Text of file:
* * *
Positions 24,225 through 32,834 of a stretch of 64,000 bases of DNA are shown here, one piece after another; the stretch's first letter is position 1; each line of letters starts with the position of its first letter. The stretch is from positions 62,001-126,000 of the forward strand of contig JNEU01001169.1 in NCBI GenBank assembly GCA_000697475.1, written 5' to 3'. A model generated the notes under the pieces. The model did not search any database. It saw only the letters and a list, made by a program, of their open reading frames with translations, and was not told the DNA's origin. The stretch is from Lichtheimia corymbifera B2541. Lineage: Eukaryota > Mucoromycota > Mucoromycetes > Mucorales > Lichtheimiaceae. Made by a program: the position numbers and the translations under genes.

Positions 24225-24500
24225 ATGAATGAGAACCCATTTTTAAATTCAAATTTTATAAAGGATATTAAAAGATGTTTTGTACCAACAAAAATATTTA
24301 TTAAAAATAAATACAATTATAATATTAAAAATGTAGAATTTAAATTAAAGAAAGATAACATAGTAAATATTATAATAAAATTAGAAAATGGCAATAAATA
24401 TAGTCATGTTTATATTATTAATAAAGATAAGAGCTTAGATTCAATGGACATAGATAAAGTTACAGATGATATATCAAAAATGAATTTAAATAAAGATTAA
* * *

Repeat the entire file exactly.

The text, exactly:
Positions 24,225 through 32,834 of a stretch of 64,000 bases of DNA are shown here, one piece after another; the stretch's first letter is position 1; each line of letters starts with the position of its first letter. The stretch is from positions 62,001-126,000 of the forward strand of contig JNEU01001169.1 in NCBI GenBank assembly GCA_000697475.1, written 5' to 3'. A model generated the notes under the pieces. The model did not search any database. It saw only the letters and a list, made by a program, of their open reading frames with translations, and was not told the DNA's origin. The stretch is from Lichtheimia corymbifera B2541. Lineage: Eukaryota > Mucoromycota > Mucoromycetes > Mucorales > Lichtheimiaceae. Made by a program: the position numbers and the translations under genes.

Positions 24225-24500
24225 ATGAATGAGAACCCATTTTTAAATTCAAATTTTATAAAGGATATTAAAAGATGTTTTGTACCAACAAAAATATTTA
24301 TTAAAAATAAATACAATTATAATATTAAAAATGTAGAATTTAAATTAAAGAAAGATAACATAGTAAATATTATAATAAAATTAGAAAATGGCAATAAATA
24401 TAGTCATGTTTATATTATTAATAAAGATAAGAGCTTAGATTCAATGGACATAGATAAAGTTACAGATGATATATCAAAAATGAATTTAAATAAAGATTAA